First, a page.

“As always, I’m not exactly chomping at the bit to rush out and buy one of these, but to be fair I am as impressed with the timeless looks. Vespa created this niche, and it makes sense that they would still be the best at carrying retro into the now. Credit where it’s due, the efforts to increase power and decrease emissions makes this more than just a rehashed antique, and it shows Vespa’s commitment to quality.”
My wife and fellow writer, Allyn Hinton, says, "I can’t believe my husband looked at a scooter. Bless his heart. Though to be fair, he does give scooters the low-wave just because they’re out there, same as we are. The Vespa GTS will, no doubt be a lot pricier than the rebranded-SYM Lance, but the fit-and-finish and technology in the Vespa warrant a higher price tag."
|Type:||Single cylinder, 4-stroke Piaggio i-get with “Start & Stop” system|
|Displacement:||125: 124.7 cc, 150: 155.2 cc|
|Bore x Stroke:||125: 52 mm / 58.7 mm, 150: 58 mm / 58.7 mm|
|Max Power at crankshaft:||125: 9 kW / 8250 rpm, 150:11 kW / 8250 rpm|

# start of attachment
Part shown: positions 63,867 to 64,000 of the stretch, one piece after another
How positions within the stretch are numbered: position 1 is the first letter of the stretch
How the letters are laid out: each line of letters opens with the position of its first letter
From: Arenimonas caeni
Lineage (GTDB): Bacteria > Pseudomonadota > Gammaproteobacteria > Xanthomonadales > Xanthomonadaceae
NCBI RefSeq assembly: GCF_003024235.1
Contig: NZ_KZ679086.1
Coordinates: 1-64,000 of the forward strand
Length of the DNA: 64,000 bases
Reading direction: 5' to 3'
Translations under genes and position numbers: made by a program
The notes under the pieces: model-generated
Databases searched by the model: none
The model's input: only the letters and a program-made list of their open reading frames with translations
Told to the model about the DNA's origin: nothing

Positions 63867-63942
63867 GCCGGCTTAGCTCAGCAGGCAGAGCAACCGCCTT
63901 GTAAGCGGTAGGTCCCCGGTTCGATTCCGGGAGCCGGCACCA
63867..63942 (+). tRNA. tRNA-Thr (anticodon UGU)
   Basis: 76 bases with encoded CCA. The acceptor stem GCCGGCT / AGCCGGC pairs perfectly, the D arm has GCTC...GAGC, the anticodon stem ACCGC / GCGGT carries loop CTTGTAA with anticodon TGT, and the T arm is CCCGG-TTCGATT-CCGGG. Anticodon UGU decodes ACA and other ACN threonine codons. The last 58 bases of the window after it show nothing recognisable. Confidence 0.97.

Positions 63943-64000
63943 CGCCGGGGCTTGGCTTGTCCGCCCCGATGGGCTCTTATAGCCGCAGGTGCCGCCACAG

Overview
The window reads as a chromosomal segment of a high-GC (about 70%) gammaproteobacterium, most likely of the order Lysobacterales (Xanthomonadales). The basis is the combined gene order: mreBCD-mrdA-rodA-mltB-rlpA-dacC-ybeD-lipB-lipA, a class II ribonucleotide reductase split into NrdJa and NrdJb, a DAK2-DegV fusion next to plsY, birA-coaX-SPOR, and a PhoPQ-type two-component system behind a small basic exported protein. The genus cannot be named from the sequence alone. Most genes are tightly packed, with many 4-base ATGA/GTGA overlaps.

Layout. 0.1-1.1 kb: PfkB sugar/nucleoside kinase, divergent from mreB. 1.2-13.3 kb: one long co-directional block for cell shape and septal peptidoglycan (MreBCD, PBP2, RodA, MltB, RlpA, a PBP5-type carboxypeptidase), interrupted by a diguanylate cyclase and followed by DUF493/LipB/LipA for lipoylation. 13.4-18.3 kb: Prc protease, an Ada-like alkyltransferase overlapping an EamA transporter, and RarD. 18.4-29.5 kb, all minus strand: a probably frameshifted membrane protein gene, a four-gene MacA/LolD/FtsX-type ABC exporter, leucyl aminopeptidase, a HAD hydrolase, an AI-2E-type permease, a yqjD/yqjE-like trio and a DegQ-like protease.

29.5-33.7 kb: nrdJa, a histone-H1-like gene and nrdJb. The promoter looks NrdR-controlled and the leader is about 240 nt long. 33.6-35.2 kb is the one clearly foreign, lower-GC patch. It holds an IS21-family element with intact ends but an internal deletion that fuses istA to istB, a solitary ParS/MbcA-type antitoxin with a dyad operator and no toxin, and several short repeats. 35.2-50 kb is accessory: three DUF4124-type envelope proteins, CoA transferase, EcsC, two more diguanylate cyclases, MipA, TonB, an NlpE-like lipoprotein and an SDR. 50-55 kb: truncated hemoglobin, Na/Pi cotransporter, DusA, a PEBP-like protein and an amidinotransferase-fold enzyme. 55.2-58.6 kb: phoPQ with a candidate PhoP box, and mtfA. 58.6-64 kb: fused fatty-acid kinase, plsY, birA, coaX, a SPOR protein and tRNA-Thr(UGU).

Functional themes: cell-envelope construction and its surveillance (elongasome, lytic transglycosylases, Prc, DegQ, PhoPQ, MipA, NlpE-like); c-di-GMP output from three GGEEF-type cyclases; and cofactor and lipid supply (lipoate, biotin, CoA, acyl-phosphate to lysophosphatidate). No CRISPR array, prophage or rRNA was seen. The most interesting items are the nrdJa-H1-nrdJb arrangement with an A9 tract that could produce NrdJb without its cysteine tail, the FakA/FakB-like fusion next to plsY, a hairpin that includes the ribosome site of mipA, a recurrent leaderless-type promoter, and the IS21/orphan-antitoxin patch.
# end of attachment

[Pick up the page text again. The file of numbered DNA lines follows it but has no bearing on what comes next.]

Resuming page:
|Max torque:||125: 11.1 Nm / 6750 rpm, 150: 14 Nm / 6500 rpm|
|Fuel system:||Electronic injection|
|Ignition:||Electronic with variable advance|
|Gearbox:||Twist-and-go CVT with torque server|
|Clutch:||Automatic centrifugal dry clutch|
|Bearing structure:||Sheet metal with welded reinforcements|
|Front suspension:||Single arm suspension with coil spring and hydraulic shock absorber|
|Rear suspension:||Double hydraulic shock absorbers with adjustable preload with 4 settings|
|Front Brake:||Hydraulically operated 220 mm stainless steel disc|
|Rear brake:||Hydraulically operated 220 mm stainless steel disc, 2-channel ABS system|
|Front tyre:||Tubeless 120/70 - 12"|
|Rear tyre:||Tubeless 130/70 - 12"|
|Wheelbase :||1370 mm|
|Saddle height:||790 mm|
|Fuel tank capacity:||7 litres|
|Emissions compliance:||Euro 4|